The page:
Thomas BlameyTo People
Born in Wagga Wagga in 1884 to a farming family, Thomas Blamey's rise through the Australian military heirachy is yet to be matched by another. Blamey was one Australia's premier military figure in the two world wars, and the only Australian to reach the rank of Field Marshal. He played a key role at Gallipoli from where his interest in technical innovation led to the Australian forces adopting the persicope rifle. He is also revered for his role in the Japanese surrender at the end of World War Two.
A state funeral was held for Blamey in 1951 with an escort of 4000 troops accompanying the gun cartridge with his coffin. It traveled along Melbourne's streets, lined with 300,000 people, from the Shine of Remembrance to Faulkner Crematorium. A statue of Blamey stands in the King's Domain in Melbourne and a square was named after him in the Department of Defence, Canberra in 1984. The baton of Australia's only field marshal is on display at the Australian War Memorial.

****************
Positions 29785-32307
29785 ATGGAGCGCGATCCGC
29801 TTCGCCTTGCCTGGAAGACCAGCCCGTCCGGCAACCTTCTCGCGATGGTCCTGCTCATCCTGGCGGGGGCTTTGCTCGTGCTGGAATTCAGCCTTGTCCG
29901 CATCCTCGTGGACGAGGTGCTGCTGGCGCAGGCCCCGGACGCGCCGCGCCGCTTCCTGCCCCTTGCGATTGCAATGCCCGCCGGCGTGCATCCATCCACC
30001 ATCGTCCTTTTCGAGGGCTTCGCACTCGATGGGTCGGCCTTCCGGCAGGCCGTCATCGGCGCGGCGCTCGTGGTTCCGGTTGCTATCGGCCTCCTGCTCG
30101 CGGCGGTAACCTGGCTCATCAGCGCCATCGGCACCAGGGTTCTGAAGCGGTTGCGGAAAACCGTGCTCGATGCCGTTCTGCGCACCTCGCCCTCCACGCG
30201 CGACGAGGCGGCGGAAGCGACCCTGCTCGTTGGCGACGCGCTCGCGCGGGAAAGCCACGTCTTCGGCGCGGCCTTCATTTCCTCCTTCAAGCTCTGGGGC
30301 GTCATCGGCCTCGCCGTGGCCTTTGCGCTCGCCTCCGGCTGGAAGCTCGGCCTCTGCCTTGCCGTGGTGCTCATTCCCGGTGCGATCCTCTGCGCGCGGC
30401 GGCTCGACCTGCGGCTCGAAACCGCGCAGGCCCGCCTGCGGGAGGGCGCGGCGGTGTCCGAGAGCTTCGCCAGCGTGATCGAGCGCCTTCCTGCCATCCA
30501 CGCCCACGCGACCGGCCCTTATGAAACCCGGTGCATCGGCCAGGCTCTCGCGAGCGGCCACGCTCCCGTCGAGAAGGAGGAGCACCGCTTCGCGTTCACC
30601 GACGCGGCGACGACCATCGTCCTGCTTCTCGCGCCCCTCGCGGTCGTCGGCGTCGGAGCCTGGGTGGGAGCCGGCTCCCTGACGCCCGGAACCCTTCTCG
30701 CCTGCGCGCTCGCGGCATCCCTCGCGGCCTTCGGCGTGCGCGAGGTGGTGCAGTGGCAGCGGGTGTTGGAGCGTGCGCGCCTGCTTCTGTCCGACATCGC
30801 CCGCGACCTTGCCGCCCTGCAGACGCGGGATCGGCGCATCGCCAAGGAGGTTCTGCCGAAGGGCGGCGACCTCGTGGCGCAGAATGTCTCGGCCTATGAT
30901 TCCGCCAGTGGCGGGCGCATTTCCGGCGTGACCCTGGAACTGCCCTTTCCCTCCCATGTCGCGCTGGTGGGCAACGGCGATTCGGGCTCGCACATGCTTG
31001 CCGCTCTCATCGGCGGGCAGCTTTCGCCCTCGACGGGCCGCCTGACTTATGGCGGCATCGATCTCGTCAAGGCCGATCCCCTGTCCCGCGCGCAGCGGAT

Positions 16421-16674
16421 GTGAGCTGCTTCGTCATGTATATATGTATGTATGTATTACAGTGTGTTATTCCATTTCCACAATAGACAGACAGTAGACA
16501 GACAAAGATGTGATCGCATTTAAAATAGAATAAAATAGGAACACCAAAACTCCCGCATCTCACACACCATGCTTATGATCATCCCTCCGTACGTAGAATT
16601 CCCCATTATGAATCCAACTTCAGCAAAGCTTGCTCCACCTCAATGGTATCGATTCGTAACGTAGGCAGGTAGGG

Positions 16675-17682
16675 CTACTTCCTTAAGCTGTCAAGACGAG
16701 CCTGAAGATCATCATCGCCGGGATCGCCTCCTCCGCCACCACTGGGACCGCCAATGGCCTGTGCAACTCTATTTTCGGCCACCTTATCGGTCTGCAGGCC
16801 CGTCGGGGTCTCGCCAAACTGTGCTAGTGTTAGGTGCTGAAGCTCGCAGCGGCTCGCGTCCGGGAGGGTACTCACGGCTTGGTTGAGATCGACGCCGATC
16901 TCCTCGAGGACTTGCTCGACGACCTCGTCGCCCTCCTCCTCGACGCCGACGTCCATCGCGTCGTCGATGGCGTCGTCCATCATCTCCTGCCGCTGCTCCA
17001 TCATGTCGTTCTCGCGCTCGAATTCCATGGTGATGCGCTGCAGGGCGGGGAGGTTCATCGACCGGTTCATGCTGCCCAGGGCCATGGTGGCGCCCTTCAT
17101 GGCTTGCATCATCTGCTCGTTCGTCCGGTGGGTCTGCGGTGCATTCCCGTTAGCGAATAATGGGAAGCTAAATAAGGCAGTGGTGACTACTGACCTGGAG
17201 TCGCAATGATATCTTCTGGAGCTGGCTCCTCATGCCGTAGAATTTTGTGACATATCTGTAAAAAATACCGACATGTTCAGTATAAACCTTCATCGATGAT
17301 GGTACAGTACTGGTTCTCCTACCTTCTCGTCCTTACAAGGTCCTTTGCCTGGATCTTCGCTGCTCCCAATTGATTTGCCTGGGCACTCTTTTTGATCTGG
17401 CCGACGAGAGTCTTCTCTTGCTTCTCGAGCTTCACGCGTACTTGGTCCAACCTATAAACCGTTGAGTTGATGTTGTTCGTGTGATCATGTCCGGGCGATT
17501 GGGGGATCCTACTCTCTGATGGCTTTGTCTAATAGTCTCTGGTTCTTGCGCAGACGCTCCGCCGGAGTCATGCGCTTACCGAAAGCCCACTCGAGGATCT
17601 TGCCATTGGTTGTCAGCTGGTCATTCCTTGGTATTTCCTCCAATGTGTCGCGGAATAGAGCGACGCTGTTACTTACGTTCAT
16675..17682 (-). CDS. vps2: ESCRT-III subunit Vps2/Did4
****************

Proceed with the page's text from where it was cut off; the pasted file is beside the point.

Despite his professional achievements, his beligerent, womanising reputation had him widely disliked amongst his peers.